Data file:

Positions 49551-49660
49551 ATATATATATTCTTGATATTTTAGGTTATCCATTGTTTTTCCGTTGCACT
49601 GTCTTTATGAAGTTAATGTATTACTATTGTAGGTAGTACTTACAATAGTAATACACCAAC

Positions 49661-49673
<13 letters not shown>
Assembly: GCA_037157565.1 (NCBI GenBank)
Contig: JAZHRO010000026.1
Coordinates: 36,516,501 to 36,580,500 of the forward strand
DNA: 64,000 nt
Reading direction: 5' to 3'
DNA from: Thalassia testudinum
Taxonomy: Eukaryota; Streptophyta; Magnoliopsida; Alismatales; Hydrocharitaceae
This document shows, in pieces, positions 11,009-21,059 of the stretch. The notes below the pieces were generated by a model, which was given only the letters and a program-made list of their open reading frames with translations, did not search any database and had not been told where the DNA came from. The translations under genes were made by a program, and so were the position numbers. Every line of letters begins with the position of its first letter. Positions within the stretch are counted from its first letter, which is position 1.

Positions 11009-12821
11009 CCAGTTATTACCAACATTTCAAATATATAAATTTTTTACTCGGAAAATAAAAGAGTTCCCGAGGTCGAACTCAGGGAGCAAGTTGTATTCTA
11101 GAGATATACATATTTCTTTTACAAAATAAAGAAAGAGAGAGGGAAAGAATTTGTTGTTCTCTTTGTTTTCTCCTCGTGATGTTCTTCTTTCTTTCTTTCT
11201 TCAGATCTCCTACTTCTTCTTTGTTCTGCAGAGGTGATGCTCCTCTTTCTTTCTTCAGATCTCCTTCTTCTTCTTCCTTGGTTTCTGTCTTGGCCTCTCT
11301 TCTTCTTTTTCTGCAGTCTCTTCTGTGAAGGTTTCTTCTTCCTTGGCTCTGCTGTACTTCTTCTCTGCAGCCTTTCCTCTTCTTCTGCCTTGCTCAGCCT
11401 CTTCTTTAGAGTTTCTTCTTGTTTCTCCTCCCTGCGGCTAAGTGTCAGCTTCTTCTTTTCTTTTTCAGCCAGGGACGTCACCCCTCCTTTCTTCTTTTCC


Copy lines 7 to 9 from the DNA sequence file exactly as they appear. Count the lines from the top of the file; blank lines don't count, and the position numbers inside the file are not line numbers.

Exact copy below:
Contig: JAZHRO010000026.1
Coordinates: 36,516,501 to 36,580,500 of the forward strand
DNA: 64,000 nt